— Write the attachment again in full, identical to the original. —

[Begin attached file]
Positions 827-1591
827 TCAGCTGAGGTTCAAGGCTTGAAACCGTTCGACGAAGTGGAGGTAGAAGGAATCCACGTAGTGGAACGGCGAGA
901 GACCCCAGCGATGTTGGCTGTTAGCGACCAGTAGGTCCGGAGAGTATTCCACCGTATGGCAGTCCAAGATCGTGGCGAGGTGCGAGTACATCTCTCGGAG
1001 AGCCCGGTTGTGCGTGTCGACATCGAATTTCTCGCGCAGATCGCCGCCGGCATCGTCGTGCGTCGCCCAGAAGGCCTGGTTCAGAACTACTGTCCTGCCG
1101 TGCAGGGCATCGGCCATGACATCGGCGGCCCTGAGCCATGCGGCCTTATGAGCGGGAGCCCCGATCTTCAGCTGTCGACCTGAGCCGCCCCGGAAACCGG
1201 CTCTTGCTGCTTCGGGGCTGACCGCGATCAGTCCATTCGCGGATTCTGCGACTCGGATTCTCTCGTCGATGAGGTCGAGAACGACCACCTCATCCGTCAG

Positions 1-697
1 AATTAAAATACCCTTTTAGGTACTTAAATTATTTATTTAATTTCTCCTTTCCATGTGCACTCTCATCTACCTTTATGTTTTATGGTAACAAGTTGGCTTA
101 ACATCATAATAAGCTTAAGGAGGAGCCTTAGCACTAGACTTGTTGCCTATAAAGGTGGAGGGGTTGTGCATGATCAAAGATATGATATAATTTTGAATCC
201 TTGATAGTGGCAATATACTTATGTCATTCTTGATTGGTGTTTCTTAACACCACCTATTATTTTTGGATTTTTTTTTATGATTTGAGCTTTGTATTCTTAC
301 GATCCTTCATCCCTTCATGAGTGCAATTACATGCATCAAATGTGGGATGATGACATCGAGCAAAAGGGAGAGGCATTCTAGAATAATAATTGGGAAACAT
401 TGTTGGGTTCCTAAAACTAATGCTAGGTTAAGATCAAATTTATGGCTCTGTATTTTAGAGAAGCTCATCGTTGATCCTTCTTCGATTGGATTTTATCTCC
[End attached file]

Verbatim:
Positions 827-1591
827 TCAGCTGAGGTTCAAGGCTTGAAACCGTTCGACGAAGTGGAGGTAGAAGGAATCCACGTAGTGGAACGGCGAGA
901 GACCCCAGCGATGTTGGCTGTTAGCGACCAGTAGGTCCGGAGAGTATTCCACCGTATGGCAGTCCAAGATCGTGGCGAGGTGCGAGTACATCTCTCGGAG
1001 AGCCCGGTTGTGCGTGTCGACATCGAATTTCTCGCGCAGATCGCCGCCGGCATCGTCGTGCGTCGCCCAGAAGGCCTGGTTCAGAACTACTGTCCTGCCG
1101 TGCAGGGCATCGGCCATGACATCGGCGGCCCTGAGCCATGCGGCCTTATGAGCGGGAGCCCCGATCTTCAGCTGTCGACCTGAGCCGCCCCGGAAACCGG
1201 CTCTTGCTGCTTCGGGGCTGACCGCGATCAGTCCATTCGCGGATTCTGCGACTCGGATTCTCTCGTCGATGAGGTCGAGAACGACCACCTCATCCGTCAG

Positions 1-697
1 AATTAAAATACCCTTTTAGGTACTTAAATTATTTATTTAATTTCTCCTTTCCATGTGCACTCTCATCTACCTTTATGTTTTATGGTAACAAGTTGGCTTA
101 ACATCATAATAAGCTTAAGGAGGAGCCTTAGCACTAGACTTGTTGCCTATAAAGGTGGAGGGGTTGTGCATGATCAAAGATATGATATAATTTTGAATCC
201 TTGATAGTGGCAATATACTTATGTCATTCTTGATTGGTGTTTCTTAACACCACCTATTATTTTTGGATTTTTTTTTATGATTTGAGCTTTGTATTCTTAC
301 GATCCTTCATCCCTTCATGAGTGCAATTACATGCATCAAATGTGGGATGATGACATCGAGCAAAAGGGAGAGGCATTCTAGAATAATAATTGGGAAACAT
401 TGTTGGGTTCCTAAAACTAATGCTAGGTTAAGATCAAATTTATGGCTCTGTATTTTAGAGAAGCTCATCGTTGATCCTTCTTCGATTGGATTTTATCTCC